In practice this means a whole-town, joined-up approach to regeneration involving public, private and third sectors as well as individual residents businesses and traders. The regeneration of Barry is more about adding value so that progress is sustainable and at the same time truly cements its place in the region.
September 2015 - Page 2 of 2 - NewStart
We live in turbulent times. Post financial crash, we have had a prolonged depression and live through a seemingly endless period of austerity… In a new book, Taking Power Back: putting people in charge of politics, by Simon Parker, we are offered a possible antidote to this sorry state of affairs.
In Cleveland, Ohio more than a third of people live below the poverty line. Lee Chilcote discovers how the upcycling movement is becoming a force for reinvention – benefitting the environment, boosting the local economy and helping people to ‘reclaim their discarded neighborhoods’
You might find this controversial, but Jeremy Corbyn’s recent election victory reminds me of Martin Luther King. Both had a clear vision of the change they want to see. Both were prepared to fight injustice and of course both became deeply unpopular with the establishment who said the policies they were promoting were dangerous. And in the case of Luther King, time proved those concerns to be largely unfounded.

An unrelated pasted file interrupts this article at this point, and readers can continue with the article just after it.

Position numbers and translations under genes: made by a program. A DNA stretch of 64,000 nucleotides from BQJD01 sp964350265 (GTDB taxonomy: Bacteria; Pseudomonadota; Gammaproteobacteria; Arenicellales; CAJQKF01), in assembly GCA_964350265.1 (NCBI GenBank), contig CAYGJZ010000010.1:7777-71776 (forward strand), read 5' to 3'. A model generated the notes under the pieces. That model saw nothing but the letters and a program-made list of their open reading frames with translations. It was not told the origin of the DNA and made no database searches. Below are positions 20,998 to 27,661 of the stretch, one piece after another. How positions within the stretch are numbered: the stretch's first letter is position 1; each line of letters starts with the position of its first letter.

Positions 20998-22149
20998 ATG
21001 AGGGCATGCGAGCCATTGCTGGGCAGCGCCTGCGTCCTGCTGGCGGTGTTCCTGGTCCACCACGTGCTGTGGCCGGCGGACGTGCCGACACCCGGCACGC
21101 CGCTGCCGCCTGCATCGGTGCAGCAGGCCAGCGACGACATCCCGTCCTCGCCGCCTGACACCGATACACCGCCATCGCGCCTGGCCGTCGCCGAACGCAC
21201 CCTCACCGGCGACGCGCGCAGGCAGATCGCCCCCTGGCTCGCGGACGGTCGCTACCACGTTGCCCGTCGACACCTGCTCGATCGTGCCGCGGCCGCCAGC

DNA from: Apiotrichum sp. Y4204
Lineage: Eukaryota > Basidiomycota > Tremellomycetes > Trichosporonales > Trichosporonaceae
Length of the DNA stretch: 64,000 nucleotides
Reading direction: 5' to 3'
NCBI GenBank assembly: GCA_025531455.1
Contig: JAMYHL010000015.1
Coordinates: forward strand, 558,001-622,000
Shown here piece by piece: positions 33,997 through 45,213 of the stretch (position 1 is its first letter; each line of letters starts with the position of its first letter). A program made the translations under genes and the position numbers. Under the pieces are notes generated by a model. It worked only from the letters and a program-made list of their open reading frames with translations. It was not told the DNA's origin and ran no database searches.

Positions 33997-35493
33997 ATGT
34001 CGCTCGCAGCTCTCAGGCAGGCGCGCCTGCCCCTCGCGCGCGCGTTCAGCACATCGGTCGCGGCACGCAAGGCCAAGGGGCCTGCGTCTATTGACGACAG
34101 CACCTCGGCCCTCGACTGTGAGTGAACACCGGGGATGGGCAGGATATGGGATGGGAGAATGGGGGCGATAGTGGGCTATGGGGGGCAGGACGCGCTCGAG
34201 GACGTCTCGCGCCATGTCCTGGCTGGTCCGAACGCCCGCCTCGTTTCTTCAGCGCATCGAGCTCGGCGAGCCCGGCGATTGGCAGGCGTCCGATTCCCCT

It is easy to think about the housing crisis as if it were a single and relatively crude problem of just too few homes. In many ways this is readily understandable and easy to communicate, to paraphrase Bob Geldof, ‘just build the #[email protected]*% homes!’ And at one level, this is true. However, the reality is much more complex and messier, making it easy for policy makers to focus on one dimension and offer a single solution.
Two years on from when the builders and bulldozers moved in, there is a feeling that real, long-term regeneration is happening in the Anfield neighbourhood.
Changes affecting the wider housing sector also affect community-led housing providers; loss of properties through the Right to Buy, coupled with the proposed rent reductions, threaten the viability of business plans and reduce the borrowing potential needed to build new homes.
Marks Out Of Tenancy is a website set to launch at the end of 2015, where a picture of the rental market is offered through the eyes of the tenant.
Batmanghelidjh’s determination to put her services users first was laudable and in no way atypical of the sector. But what about her customers; the many organisations that gave money in return for something they could consider a sound return on their investment?
Government has made an offer, and I believe local authority political leaders should positively embrace the English devolution and decentralisation programme. They should do so boldly and without hesitation but on terms that work for their place and citizens.